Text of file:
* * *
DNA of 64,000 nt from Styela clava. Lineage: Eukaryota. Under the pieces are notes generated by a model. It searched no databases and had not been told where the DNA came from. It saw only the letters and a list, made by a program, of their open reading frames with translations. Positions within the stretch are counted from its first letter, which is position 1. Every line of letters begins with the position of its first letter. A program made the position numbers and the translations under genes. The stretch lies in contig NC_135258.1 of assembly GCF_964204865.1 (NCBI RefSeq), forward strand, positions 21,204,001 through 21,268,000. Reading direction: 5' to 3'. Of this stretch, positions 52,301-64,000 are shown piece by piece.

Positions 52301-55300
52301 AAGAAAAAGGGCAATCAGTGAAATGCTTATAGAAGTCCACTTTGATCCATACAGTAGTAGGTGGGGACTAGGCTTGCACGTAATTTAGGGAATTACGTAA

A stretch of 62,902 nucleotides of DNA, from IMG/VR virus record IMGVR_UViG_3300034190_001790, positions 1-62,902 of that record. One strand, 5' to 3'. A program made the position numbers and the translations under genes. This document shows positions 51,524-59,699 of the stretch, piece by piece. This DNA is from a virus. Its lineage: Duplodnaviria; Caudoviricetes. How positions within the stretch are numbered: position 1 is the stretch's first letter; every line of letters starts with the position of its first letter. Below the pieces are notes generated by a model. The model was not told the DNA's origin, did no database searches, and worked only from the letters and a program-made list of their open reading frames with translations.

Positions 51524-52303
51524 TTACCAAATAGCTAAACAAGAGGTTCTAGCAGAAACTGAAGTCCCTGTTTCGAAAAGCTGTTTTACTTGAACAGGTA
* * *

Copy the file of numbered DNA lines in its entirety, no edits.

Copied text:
DNA of 64,000 nt from Styela clava. Lineage: Eukaryota. Under the pieces are notes generated by a model. It searched no databases and had not been told where the DNA came from. It saw only the letters and a list, made by a program, of their open reading frames with translations. Positions within the stretch are counted from its first letter, which is position 1. Every line of letters begins with the position of its first letter. A program made the position numbers and the translations under genes. The stretch lies in contig NC_135258.1 of assembly GCF_964204865.1 (NCBI RefSeq), forward strand, positions 21,204,001 through 21,268,000. Reading direction: 5' to 3'. Of this stretch, positions 52,301-64,000 are shown piece by piece.

Positions 52301-55300
52301 AAGAAAAAGGGCAATCAGTGAAATGCTTATAGAAGTCCACTTTGATCCATACAGTAGTAGGTGGGGACTAGGCTTGCACGTAATTTAGGGAATTACGTAA

A stretch of 62,902 nucleotides of DNA, from IMG/VR virus record IMGVR_UViG_3300034190_001790, positions 1-62,902 of that record. One strand, 5' to 3'. A program made the position numbers and the translations under genes. This document shows positions 51,524-59,699 of the stretch, piece by piece. This DNA is from a virus. Its lineage: Duplodnaviria; Caudoviricetes. How positions within the stretch are numbered: position 1 is the stretch's first letter; every line of letters starts with the position of its first letter. Below the pieces are notes generated by a model. The model was not told the DNA's origin, did no database searches, and worked only from the letters and a program-made list of their open reading frames with translations.

Positions 51524-52303
51524 TTACCAAATAGCTAAACAAGAGGTTCTAGCAGAAACTGAAGTCCCTGTTTCGAAAAGCTGTTTTACTTGAACAGGTA